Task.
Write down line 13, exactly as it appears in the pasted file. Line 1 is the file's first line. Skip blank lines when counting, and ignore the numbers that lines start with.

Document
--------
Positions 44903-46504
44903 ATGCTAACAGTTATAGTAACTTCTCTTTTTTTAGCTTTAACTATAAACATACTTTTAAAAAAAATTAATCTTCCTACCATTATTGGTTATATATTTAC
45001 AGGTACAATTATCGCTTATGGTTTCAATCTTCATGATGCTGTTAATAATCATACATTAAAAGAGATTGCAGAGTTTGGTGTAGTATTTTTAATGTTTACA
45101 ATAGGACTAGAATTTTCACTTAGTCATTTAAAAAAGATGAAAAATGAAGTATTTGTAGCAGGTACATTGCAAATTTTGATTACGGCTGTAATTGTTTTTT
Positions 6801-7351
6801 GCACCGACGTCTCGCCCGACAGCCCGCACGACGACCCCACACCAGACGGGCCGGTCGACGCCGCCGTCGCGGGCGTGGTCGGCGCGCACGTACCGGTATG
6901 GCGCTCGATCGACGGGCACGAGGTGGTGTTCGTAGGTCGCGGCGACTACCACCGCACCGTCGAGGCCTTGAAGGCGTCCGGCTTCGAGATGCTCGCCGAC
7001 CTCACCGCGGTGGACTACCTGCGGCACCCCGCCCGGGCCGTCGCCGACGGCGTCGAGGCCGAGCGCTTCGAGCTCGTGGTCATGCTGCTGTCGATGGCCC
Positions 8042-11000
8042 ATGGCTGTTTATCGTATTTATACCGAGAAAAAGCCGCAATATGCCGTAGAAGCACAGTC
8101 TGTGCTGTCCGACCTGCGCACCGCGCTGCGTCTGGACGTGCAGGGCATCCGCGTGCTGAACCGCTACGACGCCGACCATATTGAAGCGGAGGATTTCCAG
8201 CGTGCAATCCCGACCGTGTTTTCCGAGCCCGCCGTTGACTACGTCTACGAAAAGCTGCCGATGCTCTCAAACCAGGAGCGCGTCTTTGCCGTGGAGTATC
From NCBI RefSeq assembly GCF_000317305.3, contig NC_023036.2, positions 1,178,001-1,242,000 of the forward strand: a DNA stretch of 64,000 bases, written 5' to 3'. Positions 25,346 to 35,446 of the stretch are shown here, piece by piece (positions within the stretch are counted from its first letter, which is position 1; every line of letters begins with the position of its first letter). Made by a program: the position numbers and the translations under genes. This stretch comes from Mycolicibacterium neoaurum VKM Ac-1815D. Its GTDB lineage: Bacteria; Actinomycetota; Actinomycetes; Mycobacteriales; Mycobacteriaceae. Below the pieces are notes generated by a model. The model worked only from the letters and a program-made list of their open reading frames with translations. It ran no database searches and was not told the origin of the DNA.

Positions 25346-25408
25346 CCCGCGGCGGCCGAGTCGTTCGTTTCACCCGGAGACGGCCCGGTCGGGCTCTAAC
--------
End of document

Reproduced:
From NCBI RefSeq assembly GCF_000317305.3, contig NC_023036.2, positions 1,178,001-1,242,000 of the forward strand: a DNA stretch of 64,000 bases, written 5' to 3'. Positions 25,346 to 35,446 of the stretch are shown here, piece by piece (positions within the stretch are counted from its first letter, which is position 1; every line of letters begins with the position of its first letter). Made by a program: the position numbers and the translations under genes. This stretch comes from Mycolicibacterium neoaurum VKM Ac-1815D. Its GTDB lineage: Bacteria; Actinomycetota; Actinomycetes; Mycobacteriales; Mycobacteriaceae. Below the pieces are notes generated by a model. The model worked only from the letters and a program-made list of their open reading frames with translations. It ran no database searches and was not told the origin of the DNA.